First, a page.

But people buy it. One of the common refrains I hear when I say that you can, indeed, succeed on 40 hours a week is along the lines of, “I believe there are some people who can do it, but they’re rare.” Usually something about brilliance is added here.

All of the above is to get me to this: success at an R1 is a crapshoot. It requires four things: brains, hard work, connections, and luck. Two of those (brains and work) are common to pretty much everyone at every level of academic science. The “connections” aspect is probably stronger among those at R1s. But it doesn’t require that 70-hour week to achieve. The last, luck…is just luck.

Let’s start with publishing. To get that R1 job, you probably do need to publish in Cell, Science, or Nature (CSN). Okay, great. But I’m here to tell you that publishing in CSN is more about luck and who you know that it is about good science. The exact same story might get desk rejected by one editor for not being “sexy” enough, while another loves it. The editor you send it to, if you have any control over it at all, will hopefully be someone you know. Unfair, but true. Connections. The reviewers you get may all be Reviewer 3, or they may be reasonable people. Luck. (Also, possibly connections if they know and respect you.) Ultimately, whether that’s a CSN paper or the next tier down isn’t about how good your science is or how many hours you put in to generate the data.

Next up: funding. Holy shit, such a crapshoot. It’s heavily weighted towards it being easier to get money if you already have money, and it’s also really biased towards people with good “pedigree”. That is, who trained you? Connections. Whether your study section scores you high enough to get funded, given the ever-decreasing percentage of successful grants (okay, at NSF this may not be true. Seems stable recently) is also about luck. Yes, some will be amazing grants, top of the heap. Everything closer to the funding line…really seems to depend on who reviews it. Ask someone who’s resubmitted the same grant after addressing the reviewers’ concerns and gotten a LOWER score with the new panel about that.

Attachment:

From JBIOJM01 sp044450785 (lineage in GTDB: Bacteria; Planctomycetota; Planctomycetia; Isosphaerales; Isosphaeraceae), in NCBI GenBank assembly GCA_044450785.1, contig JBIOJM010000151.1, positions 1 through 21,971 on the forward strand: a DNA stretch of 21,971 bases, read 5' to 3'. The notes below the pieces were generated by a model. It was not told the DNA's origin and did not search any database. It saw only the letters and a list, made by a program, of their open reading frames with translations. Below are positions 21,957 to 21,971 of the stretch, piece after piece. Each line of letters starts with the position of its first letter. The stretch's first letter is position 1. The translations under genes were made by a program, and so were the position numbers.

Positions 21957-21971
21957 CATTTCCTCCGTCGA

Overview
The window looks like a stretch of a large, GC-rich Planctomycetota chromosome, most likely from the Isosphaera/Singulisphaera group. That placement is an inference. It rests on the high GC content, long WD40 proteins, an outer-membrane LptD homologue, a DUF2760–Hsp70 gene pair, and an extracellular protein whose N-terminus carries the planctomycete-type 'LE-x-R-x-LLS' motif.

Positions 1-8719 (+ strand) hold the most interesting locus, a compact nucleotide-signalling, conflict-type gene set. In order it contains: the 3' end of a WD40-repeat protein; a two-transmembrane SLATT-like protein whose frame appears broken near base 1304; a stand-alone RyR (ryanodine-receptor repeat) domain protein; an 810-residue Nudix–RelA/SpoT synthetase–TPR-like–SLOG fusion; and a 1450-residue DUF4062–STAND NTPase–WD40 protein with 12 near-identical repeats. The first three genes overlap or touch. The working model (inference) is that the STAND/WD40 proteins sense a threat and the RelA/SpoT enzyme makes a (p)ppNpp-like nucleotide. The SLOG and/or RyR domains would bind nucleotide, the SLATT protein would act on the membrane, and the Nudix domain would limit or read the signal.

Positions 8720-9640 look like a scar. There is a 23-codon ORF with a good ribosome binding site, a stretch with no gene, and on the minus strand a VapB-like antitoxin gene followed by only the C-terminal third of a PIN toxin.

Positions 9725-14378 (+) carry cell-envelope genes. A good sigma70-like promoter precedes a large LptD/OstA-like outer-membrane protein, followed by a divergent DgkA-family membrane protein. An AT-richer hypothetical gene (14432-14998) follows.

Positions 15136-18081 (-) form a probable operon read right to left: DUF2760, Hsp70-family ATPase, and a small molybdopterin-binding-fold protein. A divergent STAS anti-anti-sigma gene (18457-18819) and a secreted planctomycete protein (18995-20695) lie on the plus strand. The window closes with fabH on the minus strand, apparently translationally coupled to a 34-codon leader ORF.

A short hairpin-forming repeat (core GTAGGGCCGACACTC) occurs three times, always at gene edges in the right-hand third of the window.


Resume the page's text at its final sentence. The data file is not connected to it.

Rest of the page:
So you get your R1 job by getting lucky enough, and knowing enough people, to publish in high-impact journals. You keep it (read: get tenure) by continuing to publish in high-impact journals and getting funded. You have to be lucky, and you have to know the right people.

That’s not hard work. That’s networking and luck. It doesn’t take 70 hours a week.

The work is the same. A qPCR in my lab is the same as a qPCR in a lab at Harvard (actually, it’s harder and probably takes more time, not less, in my lab. Because undergrads and limited resources/infrastructure).The amount of data required to put together a good story (for a reasonable, not-insane journal) is about the same. Writing a grant is EXACTLY the same. I send my grants to the same study sections people at R1s do, only my PUI grants tend to have a lower funding rate. (There are a few PUI- and minority-serving-specific pools, but the amount of money in them is smaller, so there’s no advantage there.)

Yes, I write fewer grants, because I run a somewhat scaled-down lab, AND because I don’t pay most of my people. Which is a bummer. But, here’s the thing: I make up for it with teaching. I guarantee you most faculty with R01 grants don’t teach a 3-course load. I guarantee they aren’t teaching 20 hours a week.

So, since this all started as a discussion of postdoc hours, let me revisit the numbers I was playing with on Twitter: